football player, was born Melvin Lacy Elisha Renfro in Houston, Texas. When Mel was four his family moved to Portland, Oregon. He attended Jefferson High School, where he excelled as a football player, playing offense (quarterback and running back), defense (defensive back), and special teams (kick and punt returner). Renfro led Jefferson to thirty-four consecutive victories, including three state championships. The only loss he suffered was the state championship his senior year. He graduated high school in 1960.
Renfro attended Oregon University where he ran track and played football becoming one of the best players in the school s history As in high school he played offense defense and special teams For his career he amassed 1 540 rushing yards averaging 5 5 yards per carry and twenty three touchdowns On defense he played safety and once recorded an astounding twenty one tackles in a game against Ohio ...
athlete, actor, singer, civil rights activist, and Communist sympathizer. Paul Leroy Robeson was born in Princeton, New Jersey, the youngest of five children. In 2004 the United States Postal Service issued a commemorative stamp for Paul Robeson. The press release issued by the Post Office recounted his career as an All-American college athlete, a film star, and an internationally acclaimed singer. The release also noted his fearless opposition to racism, describing him as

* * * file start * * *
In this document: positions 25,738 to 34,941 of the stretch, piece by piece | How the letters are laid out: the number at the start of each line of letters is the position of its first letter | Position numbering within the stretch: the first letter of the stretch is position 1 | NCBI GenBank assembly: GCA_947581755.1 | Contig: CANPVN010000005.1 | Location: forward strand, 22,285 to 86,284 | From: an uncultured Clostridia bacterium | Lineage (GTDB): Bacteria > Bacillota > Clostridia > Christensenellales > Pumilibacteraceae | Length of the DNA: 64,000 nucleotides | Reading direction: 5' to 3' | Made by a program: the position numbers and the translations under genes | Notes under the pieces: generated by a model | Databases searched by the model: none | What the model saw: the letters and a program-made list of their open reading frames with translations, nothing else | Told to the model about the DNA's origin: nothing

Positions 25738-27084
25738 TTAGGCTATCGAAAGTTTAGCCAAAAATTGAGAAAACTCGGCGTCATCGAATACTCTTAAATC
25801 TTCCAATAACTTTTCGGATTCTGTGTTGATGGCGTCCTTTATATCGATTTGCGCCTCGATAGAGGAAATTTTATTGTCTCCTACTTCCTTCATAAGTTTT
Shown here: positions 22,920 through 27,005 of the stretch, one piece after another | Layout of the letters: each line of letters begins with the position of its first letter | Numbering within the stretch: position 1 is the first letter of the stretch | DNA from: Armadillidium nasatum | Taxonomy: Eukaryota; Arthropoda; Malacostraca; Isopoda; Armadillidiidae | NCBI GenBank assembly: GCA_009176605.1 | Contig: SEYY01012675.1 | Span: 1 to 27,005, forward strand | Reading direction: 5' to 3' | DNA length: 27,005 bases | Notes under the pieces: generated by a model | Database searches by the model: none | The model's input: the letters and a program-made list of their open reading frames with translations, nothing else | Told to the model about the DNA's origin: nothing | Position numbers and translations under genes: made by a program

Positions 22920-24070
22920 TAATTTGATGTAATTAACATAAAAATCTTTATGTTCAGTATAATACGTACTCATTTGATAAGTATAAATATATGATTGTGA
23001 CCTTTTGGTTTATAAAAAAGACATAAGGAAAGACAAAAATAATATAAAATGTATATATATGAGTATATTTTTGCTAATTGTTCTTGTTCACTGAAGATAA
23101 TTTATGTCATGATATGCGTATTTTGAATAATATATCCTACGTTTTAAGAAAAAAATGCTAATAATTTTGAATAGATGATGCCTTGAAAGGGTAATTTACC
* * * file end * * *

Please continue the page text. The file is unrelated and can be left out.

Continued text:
well known as an activist and an outspoken participant in labor and peace movements [whose] public appearances were infused with his strong political beliefs, especially his principled stand against racism in the U.S. and around the world. He was opposed to colonialism in Africa and worked to assist and support African liberation Movements. Alarmed by the spread of fascism in Europe, Robeson was also a prominent supporter of the Allied war effort during World War II.